The Chicago Sky won their first WNBA Championship on Oct. 17, bringing the long-awaited title home. Chicago Sky owner Michael Alter discussed the impact the title will have on the franchise, as well as the next steps for the organization, in a fireside chat on Nov. 1 with Susan B. Noyes, founder and chief visionary officer of Make It Better Media Group. Here’s what’s in store for the award-winning team.
The Sky and the City of Chicago
Alter never thought he would be involved in sports, let alone a women’s basketball team. Alter is also the president and owner of the Alter Group, a commercial real estate developer. His involvement in sports changed when he had the opportunity to meet some WNBA players and learned that Chicago didn’t currently have a team. For context, the WNBA was founded on April 22, 1996 — this fact left Alter “embarrassed and shocked.”
He invested in the Sky back in 2005, but it was this season where the team won its first WNBA championship. Alter spoke on the importance of what this accomplishment means for the team and the city.
“You know, the city has been going through a lot — we all have with COVID and (…) the inequities, and the crime and violence, and so I think it was like a huge release for so many people in the city and why so many people have been excited and engaged (…) by the championship,” Alter said. “It was everyone’s dream, everyone’s victory, and everyone’s championship.”
When asked about the impact of this championship, Alter referenced Chicago’s rich sports history and his hope that the Sky will be regarded on a similar level to the city’s other winning teams.
“What we’re hoping is something, you know, we’ve been working on it for a long time in terms of really building the engagement and having the city really adopt this team the way it’s adopted the men’s teams.”
The Sky have had to “build their history,” Alter said, but he’s optimistic that change is coming, noting that ticket sales are already on the rise for next season.
3 Key Players Involved in the Sky’s Championship
Alter mentioned three players who were very impactful in the success of the Sky this year. Courtney Vandersloot, who Alter describes as “the heart and soul of this team,” was drafted by the Sky in 2011 and has remained loyal to the team her entire WNBA career. “She was very committed to making things work in Chicago,” Alter said.
Kahleah Copper was another major factor in the team’s championship. She was traded to the Sky back in 2017. Copper was the MVP of the finals and a core piece in the team’s run.
Lastly, Alter stated that Candace Parker signing with the team this year was a huge addition. Parker had spent her whole career with the Los Angeles Sparks, helping win a title for the organization.Alter said they eventually persuaded the Naperville native to return to her home state of Illinois.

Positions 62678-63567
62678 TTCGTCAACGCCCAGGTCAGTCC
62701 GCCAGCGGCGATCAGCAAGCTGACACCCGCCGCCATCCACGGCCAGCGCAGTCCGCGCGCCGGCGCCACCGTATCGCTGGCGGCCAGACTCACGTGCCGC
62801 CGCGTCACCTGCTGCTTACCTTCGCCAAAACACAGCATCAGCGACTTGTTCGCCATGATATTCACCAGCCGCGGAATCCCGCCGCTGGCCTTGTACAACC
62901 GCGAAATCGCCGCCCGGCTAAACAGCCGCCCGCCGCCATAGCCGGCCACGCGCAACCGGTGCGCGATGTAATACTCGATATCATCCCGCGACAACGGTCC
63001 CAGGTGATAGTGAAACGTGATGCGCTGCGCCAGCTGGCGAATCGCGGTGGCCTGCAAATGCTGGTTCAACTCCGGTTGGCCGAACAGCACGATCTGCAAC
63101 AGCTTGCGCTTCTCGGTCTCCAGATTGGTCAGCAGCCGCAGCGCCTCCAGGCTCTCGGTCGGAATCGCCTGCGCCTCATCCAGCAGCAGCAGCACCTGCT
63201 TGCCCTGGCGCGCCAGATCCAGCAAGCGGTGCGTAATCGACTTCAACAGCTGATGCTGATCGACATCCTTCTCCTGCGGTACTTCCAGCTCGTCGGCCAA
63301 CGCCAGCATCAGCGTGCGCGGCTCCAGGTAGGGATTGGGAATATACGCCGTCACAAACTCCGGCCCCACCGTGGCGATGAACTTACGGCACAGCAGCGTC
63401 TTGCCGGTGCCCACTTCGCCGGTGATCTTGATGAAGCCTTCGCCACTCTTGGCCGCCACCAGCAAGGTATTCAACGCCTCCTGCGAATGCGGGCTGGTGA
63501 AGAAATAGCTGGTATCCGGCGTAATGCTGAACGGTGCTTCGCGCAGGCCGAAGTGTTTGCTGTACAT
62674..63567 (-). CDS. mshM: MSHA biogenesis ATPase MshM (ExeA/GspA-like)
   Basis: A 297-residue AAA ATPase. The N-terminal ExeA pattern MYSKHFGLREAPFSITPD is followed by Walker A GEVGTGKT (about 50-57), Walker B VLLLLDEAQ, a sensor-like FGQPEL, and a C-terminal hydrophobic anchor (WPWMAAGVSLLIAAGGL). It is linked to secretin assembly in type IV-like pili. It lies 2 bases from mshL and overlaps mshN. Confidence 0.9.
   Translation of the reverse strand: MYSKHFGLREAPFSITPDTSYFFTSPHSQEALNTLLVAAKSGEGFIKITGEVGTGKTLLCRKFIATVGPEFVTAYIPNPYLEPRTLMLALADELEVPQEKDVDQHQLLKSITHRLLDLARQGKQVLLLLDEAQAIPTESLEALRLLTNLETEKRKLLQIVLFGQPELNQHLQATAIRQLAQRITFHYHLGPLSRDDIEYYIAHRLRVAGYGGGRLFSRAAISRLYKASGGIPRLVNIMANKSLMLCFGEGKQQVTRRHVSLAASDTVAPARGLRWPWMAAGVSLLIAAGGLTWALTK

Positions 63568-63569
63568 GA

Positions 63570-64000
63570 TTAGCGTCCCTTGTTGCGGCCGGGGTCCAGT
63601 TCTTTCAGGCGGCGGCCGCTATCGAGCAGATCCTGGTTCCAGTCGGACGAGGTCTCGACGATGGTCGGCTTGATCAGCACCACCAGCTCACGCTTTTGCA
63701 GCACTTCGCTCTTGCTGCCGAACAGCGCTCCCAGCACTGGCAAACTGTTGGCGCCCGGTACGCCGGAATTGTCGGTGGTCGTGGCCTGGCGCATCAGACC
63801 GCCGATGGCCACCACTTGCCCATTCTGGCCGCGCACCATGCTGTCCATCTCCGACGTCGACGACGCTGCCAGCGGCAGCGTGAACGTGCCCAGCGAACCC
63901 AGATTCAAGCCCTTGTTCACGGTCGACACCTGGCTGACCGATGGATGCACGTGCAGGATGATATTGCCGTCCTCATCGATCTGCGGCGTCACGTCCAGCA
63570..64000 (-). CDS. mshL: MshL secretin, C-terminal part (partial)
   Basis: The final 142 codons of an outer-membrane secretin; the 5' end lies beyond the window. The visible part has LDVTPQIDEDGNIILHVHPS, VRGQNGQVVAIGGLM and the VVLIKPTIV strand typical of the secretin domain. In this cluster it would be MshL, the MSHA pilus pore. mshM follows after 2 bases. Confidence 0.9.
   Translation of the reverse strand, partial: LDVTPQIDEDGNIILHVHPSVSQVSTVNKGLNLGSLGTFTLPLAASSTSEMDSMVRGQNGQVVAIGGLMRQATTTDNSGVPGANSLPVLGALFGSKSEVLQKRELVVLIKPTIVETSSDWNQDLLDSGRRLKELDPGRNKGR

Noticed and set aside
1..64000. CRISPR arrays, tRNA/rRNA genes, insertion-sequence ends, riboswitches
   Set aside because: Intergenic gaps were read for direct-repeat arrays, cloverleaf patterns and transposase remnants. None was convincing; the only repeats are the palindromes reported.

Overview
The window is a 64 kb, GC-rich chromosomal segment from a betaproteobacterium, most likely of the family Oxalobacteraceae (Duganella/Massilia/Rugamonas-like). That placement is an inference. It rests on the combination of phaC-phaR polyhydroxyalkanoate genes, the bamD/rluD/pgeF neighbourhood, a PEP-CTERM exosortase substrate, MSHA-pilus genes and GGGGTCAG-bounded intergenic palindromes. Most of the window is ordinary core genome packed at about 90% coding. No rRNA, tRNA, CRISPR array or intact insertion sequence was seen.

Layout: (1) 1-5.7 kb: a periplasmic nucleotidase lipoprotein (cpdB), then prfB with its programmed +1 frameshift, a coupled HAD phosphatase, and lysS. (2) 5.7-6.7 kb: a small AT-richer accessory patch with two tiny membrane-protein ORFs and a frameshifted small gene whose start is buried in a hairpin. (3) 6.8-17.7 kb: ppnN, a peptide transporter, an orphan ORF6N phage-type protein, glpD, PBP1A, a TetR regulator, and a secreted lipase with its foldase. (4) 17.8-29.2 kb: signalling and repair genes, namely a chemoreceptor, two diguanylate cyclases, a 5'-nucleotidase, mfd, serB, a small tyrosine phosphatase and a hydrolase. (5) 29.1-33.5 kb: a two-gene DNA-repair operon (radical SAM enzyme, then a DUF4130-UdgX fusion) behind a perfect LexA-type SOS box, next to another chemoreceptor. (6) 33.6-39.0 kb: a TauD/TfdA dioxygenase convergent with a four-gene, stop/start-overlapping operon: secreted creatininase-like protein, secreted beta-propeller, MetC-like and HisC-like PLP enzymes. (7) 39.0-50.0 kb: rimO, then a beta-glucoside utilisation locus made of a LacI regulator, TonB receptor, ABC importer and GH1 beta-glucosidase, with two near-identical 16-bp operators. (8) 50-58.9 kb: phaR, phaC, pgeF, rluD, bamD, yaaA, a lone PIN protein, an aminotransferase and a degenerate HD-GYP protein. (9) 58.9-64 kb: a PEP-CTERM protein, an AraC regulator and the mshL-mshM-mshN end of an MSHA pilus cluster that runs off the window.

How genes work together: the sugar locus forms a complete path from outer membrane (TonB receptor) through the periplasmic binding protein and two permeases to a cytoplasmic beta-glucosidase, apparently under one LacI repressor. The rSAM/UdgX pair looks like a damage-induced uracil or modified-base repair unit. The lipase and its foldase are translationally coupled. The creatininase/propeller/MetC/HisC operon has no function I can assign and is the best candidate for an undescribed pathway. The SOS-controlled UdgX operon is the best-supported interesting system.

Alter said the team is determined to bring back as much of their core roster as possible for next season.
How Can the WNBA Compete for More Financial Resources?
Despite the popularity of this year’s championship, Alter acknowledges that women’s leagues don’t have the same financial resources as most men’s leagues.
“We have a long way to go in equity and in pay in professional sports between men and women. A very long way to go,” said Alter. Things have gotten better for women in the WNBA, Alter noted, it’s “pennies” compared to their NBA counterparts.
Alter recognizes that the WNBA needs to generate more money, but he’s optimistic about the changes that are taking place. The latest collective bargaining agreement for the WNBA has raised the amount of money women can make as well as provided more resources for the players. Additionally, the league has reached a new 10-year TV deal with ESPN. Alter knows the journey is not over for the money disparity between men’s and women’s sports, but he’s proud of the strides that have been made so far.
Watch the full Fireside Chat below:
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Sam Stevenson is a journalism and media communication major at North Central College in Naperville, IL. He is an editor in chief for his school’s newspaper and he freelance writes for several sites, including Fansided and 24/7 Sports. He lives in Lisle, IL where he enjoys spending time with his family and dog Sully, playing video games with friends, and writing on his own time!